Small Town Square newest quilt
Published in the Northwest Herald on Sunday, Feb. 14
Shel Trost never thought she’d be sweet on Valentine’s Day, but then the McHenry resident received one of the “more plain red” heart-shaped candy boxes from her husband and daughter about 20 years ago.
It didn’t take long for Trost, who never had received a candy heart box before, to be smitten. Soon after, she found an older box from the 1950s in a Wisconsin Dells’ antique shop and the rest – as they say – is history. She revels in all of the textures, colors and creativity.
“It’s everything about them,” Trost said of her collection, which now numbers between 70 and 80. “I’m not a frilly person, but I can do this without wearing it.”
Many of the finest examples from her collection will be on display at the McHenry County Historical Society & Museum in Union. They are part of the society’s annual “Members Only” exhibit on display during the 2016 season.
Members, even those joining the evening of March 18, will be able to get a sneak peek at Trost’s collection and those of seven other hobbyists from 5:30 to 8:30 p.m. that Friday.
Other collections on display include Midgetoy die cast toys; pewter; vintage kitchen utensils; Woodstock library memorabilia; bar coasters; pattern glass; Mason jars; glass bottles; memorabilia from Immanuel Lutheran Church’s 145th anniversary in Crystal Lake and collectibles from the Chicago & North Western Railroad’s archives.
But, of course, Trost’s “kitchy” collection can’t help but tug at one’s heart.
“The oldest ones in the cabinet are from the late ’20s and early ’30s, and are worth between $85 and $165,” Trost said. “On eBay, I used to be able to buy three middle-of-the-road empty heart boxes for $10 with shipping. Now the lowest priced are $7 to $10 each – plus shipping.”
The rising cost and storage space prompted Trost to curtail her collecting five years ago, but if she had an opportunity to buy one of the early Cadbury hearts – the ones children used to cut the lids off and save in scrapbooks – she would have to give it serious consideration. John Cadbury’s tea and coffee shop in Birmingham, England, posted higher sales starting in 1861, when his son, Richard, began packaging the famous chocolates in heart-shaped boxes for Valentine’s Day.
After the candy was eaten, the elegant boxes could be used to store mementos, buttons or pictures. Bows, lace, cupids, satin, velvet and flowers have decked out chocolate boxes since, courtesy of companies that range from the well-known – including Brach’s, Fannie May and Russell Stover – to the obscure, such as Puritan Candy Corp. of Milwaukee or the Elmer Candy Corp. of Ponchatoula, Louisiana.
It all is part of the cachet that is Valentine’s Day. An estimated 131 million Valentine’s Day cards are exchanged each year – second only to Christmas for the greeting card industry. Hallmark first offered Valentine’s Day cards in 1913 and began producing them three years later.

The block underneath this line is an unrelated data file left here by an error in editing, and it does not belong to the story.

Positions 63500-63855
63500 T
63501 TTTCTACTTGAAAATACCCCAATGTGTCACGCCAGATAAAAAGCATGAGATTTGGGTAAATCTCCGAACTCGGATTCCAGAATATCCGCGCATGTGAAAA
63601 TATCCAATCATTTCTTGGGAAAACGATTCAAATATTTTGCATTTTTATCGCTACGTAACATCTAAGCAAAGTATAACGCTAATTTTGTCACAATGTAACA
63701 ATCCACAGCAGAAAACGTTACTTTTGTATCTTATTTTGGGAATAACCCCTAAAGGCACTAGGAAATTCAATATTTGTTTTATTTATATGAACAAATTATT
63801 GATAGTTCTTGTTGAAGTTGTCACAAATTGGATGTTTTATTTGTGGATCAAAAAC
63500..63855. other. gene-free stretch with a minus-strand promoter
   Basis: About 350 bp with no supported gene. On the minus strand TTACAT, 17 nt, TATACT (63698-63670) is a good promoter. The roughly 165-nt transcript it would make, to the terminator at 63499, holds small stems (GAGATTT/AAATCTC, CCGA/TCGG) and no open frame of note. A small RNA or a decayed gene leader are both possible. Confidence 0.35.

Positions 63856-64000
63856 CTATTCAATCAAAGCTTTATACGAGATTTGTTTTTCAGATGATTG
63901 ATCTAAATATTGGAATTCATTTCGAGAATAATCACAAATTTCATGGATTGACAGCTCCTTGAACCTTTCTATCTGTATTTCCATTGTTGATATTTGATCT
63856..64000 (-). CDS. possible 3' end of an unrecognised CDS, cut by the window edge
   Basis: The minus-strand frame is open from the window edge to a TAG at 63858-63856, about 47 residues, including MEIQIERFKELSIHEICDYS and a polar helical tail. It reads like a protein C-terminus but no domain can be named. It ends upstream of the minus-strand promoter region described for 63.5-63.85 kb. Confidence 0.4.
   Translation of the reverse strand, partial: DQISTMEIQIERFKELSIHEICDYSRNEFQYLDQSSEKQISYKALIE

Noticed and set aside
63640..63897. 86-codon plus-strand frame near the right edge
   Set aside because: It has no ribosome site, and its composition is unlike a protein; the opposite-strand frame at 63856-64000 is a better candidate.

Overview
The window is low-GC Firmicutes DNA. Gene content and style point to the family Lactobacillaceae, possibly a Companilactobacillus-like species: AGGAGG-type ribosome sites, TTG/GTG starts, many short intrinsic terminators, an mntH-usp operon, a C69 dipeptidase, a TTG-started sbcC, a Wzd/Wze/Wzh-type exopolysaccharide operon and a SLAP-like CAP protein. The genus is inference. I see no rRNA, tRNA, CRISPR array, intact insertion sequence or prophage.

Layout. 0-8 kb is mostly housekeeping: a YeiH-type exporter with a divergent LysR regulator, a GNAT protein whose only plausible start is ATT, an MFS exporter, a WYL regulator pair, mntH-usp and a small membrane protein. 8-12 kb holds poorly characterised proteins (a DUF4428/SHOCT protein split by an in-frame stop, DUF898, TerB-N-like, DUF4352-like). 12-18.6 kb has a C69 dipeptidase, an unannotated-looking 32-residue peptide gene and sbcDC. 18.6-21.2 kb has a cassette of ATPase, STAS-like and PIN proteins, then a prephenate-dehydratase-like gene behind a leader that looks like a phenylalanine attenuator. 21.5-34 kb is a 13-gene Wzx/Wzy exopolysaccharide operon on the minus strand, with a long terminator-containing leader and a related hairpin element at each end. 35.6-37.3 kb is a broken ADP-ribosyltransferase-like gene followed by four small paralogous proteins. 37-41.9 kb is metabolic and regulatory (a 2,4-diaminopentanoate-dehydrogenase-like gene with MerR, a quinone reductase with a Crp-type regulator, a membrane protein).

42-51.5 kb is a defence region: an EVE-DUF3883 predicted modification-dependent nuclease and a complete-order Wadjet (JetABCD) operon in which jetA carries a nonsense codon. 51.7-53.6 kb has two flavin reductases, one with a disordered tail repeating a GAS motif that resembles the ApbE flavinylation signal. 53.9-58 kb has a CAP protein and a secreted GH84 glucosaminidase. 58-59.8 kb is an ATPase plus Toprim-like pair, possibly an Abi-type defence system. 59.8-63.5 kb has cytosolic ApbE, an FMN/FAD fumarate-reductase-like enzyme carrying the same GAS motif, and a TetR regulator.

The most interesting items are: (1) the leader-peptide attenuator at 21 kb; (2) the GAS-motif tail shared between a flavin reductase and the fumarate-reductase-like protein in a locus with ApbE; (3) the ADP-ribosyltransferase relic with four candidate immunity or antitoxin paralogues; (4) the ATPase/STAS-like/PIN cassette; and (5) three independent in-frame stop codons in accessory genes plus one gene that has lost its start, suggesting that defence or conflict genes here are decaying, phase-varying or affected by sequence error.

Esther Howland of Worcester, Massachusetts, is thought to be the first mass producer of Valentine cards in this country, starting in the 1840s. Valentines were around even earlier, cut by hand from folded paper with pen knives and decorated with pin pricks and paint long before Howland added die-cut flowers and gilt paper trim.
Nancy Rosin, president of the 40-year-old National Valentine Collectors Association in New Jersey, said Valentine’s Day ephemera has a magical quality that connects generations.
“Hopefully people don’t want the instant gratification of an email valentine,” Rosin said. “There is nothing to cherish, nothing tangible. I know people who have inherited valentines from their grandmother or mother. I try to convince them of their sentimental value.”
Besides the aesthetic value, Valentine’s Day memorabilia often contained many unspoken messages, conveyed in the “language of flowers.” There also was an undeniable social aspect, allowing a woman in pre-suffrage times to express her love overtly … and for a man to do so covertly.
“In the old days, a sailor would carve a bust made of whale bone that a women would insert in her corset,” Rosen said. “That way she would remember him always because it probably was very uncomfortable!”
Historic Valentine’s Day gifts are a time capsule of the “most personal and intimate communication between people,” Rosen said – punctuated with locks of hair or pieces of familiar fabric. “I like the handmade things made before the manufactured era, the affectionate handmade things such as Civil War valentines from a soldier wanting to come home. … It’s a recording of everything going on in our lives.”
And, this is the best part: The friendship and affection these baubles and bows convey is timeless.
“I think love is here to stay,” Rosin said. “Love is that intangible; the emotion that inspired everything from great art and poetry to wars. It’s such an important thing. We need to honor it.”
• Kurt Begalka is administrator of the McHenry County Historical Society & Museum.
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